By The Nation
The “Pfizer Healthy Ageing Society”, programme successfully improved the physical and mental health of more than 90 per cent of the participants in Bangkok and Ubon Ratchathani and reduced risks associated with non-communicable diseases, according to a joint announcement from the Pfizer Thailand Foundation and Kenan Foundation Asia.
The programme also trained a workforce of 40 expertly trained 40 competent workforces or ‘change agents’ who went on to initiate 27 medium-sized development projects to benefit their communities.
The partners also announced their readiness to further collaborate with government agencies at the national level toward the adoption of the model project in order to build capacity and raise awareness on good health and financial security, reduce health-social-economic impacts, and promote sustainability toward entering a quality ageing society.
“After the project ends, we will work on the issue in other aspects by using the data from the project,” said Dr Nirutti Pradubyati, the medical director for Pfizer (Thailand) Limited.
Pfizer and Kenan worked together to develop the “Pfizer Healthy Aging Society”, a knowledge-based project aimed at developing a holistic healthcare approach for pre-senior and elderly citizens. The three-year project (2016–2019), was introduced under the concept “Good Physical Health, Strong Mental Health, and Adequate Savings”. It was rolled out in two key areas – Bangkok (Klong Toei district and Bang Khunthien district), and Ubon Ratchathani province (Muang district and Warin Chamrap district). The programme encompassed collaboration at the national and community levels, to enhance capabilities of pre-senior citizens (45-59 years old) in four primary target groups, including public health volunteers, teachers, public health professionals and officials at district offices.
The prime mission was to develop “change gents” through workshops and educational activities specifically designed to enhance knowledge and essential skills which related to physical health, mental health and financial security. The proactive programme had been driving a deep understanding of essential topics such as non-communicable diseases (NCDs), nutrition, mental health, financial literacy, a supportive environment for elderly citizens, welfare, and community analysis. In term of the outcome, the programme successfully promoted knowledge for 41 change agents, who became a competent workforce and constructively organised 27 development projects to promote sustainable health in their communities.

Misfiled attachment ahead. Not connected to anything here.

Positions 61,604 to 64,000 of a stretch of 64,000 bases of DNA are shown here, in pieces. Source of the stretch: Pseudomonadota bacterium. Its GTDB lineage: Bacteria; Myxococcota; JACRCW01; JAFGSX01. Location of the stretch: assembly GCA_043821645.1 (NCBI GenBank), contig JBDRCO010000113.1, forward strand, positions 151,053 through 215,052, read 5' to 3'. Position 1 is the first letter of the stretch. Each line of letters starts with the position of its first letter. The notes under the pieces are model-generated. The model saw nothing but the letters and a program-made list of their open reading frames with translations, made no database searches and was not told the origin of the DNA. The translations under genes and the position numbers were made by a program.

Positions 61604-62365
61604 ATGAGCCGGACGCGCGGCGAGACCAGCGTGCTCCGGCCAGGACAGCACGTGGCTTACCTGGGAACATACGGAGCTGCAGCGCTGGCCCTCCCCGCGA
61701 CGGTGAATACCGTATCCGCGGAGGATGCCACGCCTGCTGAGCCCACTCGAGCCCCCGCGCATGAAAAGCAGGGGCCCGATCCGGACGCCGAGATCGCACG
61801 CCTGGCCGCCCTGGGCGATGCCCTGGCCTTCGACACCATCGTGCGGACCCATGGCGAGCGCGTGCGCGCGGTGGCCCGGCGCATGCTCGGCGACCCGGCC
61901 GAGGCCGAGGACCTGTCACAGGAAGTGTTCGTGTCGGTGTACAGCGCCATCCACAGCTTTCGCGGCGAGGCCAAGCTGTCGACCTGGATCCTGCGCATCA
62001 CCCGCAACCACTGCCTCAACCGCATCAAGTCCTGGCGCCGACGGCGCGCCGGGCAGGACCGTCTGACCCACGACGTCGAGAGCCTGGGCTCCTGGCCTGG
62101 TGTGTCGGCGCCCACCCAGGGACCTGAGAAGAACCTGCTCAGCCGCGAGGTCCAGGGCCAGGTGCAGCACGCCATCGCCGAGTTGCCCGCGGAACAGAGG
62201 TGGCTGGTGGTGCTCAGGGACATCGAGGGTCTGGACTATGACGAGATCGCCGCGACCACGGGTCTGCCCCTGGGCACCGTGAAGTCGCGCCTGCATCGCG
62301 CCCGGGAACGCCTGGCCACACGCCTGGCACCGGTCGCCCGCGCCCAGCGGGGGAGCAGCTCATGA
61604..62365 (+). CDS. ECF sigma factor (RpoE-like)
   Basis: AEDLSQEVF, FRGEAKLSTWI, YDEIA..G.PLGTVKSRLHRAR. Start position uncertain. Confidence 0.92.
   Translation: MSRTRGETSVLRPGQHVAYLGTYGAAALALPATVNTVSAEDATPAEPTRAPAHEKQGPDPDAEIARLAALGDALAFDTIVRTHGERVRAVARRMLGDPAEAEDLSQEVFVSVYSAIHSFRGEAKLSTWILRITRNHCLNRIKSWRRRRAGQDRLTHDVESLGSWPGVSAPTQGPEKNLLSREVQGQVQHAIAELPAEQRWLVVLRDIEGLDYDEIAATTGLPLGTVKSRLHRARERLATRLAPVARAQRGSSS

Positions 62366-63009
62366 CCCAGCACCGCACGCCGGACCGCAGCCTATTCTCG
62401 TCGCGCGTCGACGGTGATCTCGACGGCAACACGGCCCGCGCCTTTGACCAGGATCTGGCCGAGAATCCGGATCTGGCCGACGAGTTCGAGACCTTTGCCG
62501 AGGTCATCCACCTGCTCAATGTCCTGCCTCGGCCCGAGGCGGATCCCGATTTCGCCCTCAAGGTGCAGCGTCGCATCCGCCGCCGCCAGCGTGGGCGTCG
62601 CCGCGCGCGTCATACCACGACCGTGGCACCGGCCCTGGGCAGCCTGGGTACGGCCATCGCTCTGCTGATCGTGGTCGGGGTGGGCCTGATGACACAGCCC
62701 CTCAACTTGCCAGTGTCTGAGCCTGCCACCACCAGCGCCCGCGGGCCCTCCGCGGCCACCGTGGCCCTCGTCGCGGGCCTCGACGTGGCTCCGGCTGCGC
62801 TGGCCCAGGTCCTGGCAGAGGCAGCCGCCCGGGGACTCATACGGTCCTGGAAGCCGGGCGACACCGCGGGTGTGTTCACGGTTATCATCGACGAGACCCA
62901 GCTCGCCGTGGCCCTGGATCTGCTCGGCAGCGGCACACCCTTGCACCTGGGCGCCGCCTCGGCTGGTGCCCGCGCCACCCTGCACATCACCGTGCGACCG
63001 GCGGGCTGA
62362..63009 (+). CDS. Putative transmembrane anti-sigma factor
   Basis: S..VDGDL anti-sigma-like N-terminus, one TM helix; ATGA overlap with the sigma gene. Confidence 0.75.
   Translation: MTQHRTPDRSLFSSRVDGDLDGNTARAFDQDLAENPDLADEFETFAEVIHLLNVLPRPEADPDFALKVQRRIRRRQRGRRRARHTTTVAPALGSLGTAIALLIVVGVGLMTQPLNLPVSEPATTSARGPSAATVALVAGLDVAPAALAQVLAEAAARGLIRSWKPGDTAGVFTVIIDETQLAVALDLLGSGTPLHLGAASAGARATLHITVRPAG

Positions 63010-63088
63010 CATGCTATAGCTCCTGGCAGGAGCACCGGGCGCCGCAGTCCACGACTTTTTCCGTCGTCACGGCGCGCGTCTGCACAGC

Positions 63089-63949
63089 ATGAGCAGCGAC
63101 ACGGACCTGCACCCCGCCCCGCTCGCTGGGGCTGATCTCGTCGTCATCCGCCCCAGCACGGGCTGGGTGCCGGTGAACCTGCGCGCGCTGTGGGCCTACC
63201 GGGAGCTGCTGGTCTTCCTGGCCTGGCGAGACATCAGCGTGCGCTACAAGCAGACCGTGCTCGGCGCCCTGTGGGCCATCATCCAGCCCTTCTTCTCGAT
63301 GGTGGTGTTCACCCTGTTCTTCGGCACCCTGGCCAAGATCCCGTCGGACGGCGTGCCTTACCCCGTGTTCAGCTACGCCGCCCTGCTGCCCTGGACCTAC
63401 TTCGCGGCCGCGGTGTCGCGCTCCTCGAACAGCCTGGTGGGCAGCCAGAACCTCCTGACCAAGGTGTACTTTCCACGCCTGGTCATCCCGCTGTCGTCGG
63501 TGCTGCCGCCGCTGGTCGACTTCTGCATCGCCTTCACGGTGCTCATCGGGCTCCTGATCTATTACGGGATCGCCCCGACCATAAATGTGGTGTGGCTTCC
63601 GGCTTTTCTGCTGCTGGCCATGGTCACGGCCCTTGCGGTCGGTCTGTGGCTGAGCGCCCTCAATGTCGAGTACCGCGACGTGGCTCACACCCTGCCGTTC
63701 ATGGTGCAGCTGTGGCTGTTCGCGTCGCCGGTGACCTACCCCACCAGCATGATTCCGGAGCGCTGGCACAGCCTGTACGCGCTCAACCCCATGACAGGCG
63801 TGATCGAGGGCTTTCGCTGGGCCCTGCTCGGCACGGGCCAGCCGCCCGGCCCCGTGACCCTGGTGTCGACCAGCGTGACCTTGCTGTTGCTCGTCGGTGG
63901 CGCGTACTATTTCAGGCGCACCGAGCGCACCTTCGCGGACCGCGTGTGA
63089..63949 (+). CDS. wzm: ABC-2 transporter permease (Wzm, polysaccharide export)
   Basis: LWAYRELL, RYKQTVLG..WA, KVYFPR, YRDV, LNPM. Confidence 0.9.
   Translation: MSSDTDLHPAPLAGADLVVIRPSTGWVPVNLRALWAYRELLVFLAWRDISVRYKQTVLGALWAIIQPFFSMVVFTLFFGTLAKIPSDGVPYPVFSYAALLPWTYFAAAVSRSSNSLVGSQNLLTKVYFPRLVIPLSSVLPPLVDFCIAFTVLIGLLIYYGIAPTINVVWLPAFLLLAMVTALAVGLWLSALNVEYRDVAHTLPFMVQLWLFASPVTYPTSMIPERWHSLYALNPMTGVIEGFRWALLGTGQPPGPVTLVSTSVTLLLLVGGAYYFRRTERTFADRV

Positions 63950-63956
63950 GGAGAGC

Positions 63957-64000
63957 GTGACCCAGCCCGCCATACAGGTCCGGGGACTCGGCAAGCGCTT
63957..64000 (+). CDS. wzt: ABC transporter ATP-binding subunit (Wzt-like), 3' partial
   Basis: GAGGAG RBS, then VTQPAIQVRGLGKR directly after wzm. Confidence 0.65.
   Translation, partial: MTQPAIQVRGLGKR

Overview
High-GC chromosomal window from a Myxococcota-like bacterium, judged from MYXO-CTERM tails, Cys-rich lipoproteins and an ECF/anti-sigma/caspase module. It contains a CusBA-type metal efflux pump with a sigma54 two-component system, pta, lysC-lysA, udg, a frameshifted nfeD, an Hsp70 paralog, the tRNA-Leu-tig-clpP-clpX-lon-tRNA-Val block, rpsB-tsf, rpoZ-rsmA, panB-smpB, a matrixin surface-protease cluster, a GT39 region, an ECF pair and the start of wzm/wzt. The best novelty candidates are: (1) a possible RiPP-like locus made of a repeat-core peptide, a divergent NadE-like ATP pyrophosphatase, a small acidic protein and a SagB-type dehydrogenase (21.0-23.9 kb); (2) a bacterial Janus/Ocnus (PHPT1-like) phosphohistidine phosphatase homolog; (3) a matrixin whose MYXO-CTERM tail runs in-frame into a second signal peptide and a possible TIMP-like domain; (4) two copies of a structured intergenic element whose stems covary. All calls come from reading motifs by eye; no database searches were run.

The programme also published 2,000 handbooks on the Pfizer Healthy Ageing Society to promote good practices for healthy living to ensure benefits for all ages. Also, the project conducted a policy recommendation process built on the data collected through interviews with thought leaders in the public and private sectors as well as civil society and academic organisations. The report provides recommendations touching upon key agendas, including a paradigm shift toward an active ageing society, career opportunities and the promotion of lifelong learning, financial literacy and skills development, promoting good health and changing the environment to facilitate life for all ages. The project aimed to achieve practical results in national policy toward the preparation for an ageing society encompassing health and socio-economic perspectives,” said Dr Nirutti.
Piyabutr Cholvijarn, the president of Kenan Foundation Asia, said the project was launched to encourage the change agents to adopt positive health and financial behaviours and become a holistic model for their communities. Primary objectives included building the capacity of the change agents to prepare for a quality ageing society, to drive positive attitude and behavioural shifts towards healthy ageing in order to reduce the risk of illness from NCDs in pre-elderly and elderly groups, and to create good practices for the preparation of an ageing society which are sustainable and adaptable to the context of Thai society.